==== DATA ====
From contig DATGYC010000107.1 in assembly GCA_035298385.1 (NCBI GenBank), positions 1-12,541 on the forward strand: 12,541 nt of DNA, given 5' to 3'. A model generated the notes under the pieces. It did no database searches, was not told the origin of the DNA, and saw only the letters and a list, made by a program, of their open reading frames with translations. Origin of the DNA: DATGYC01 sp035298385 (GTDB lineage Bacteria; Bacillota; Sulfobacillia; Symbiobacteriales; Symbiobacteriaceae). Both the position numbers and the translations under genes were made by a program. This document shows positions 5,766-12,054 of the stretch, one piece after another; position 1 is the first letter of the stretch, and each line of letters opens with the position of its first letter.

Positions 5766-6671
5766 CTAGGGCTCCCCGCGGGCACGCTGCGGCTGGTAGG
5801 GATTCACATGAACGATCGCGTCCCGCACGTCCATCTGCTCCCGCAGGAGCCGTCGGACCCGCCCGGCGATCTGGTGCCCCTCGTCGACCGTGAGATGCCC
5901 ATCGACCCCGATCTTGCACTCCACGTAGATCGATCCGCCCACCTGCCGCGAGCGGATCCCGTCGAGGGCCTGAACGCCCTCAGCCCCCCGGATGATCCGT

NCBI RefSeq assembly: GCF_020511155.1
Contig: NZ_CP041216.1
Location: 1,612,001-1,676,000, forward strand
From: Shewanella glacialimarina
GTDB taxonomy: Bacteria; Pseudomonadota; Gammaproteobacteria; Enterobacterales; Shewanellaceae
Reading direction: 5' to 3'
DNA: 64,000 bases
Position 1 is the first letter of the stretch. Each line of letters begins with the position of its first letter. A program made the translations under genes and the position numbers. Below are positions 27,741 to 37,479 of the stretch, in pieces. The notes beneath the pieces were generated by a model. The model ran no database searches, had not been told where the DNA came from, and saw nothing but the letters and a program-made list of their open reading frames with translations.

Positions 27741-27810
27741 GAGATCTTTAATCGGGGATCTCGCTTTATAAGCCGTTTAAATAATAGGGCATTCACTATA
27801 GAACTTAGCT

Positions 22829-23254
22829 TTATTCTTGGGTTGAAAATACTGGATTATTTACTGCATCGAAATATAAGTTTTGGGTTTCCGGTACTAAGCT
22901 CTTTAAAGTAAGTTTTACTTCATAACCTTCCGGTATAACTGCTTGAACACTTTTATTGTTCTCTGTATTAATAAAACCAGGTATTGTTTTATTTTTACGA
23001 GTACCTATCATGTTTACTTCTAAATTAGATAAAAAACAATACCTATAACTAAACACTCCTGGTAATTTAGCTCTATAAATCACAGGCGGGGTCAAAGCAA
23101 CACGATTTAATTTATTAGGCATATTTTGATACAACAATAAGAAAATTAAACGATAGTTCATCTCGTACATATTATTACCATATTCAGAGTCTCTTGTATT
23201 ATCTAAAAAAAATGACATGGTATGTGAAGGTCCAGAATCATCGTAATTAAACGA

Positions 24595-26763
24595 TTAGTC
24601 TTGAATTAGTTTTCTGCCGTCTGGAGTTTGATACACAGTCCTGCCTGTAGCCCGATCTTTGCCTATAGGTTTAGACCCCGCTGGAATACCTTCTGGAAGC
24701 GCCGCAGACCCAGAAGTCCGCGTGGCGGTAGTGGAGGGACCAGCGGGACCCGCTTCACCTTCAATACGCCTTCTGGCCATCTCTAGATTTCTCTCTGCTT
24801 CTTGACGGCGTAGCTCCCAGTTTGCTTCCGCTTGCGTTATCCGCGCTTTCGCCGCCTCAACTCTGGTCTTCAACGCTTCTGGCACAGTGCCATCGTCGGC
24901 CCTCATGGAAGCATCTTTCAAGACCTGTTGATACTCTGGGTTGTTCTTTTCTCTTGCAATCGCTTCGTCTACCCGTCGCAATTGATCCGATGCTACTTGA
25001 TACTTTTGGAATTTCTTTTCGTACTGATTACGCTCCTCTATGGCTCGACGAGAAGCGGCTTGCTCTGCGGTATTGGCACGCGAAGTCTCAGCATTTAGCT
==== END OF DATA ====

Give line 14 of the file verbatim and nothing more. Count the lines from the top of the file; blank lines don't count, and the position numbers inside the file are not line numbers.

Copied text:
Positions 27741-27810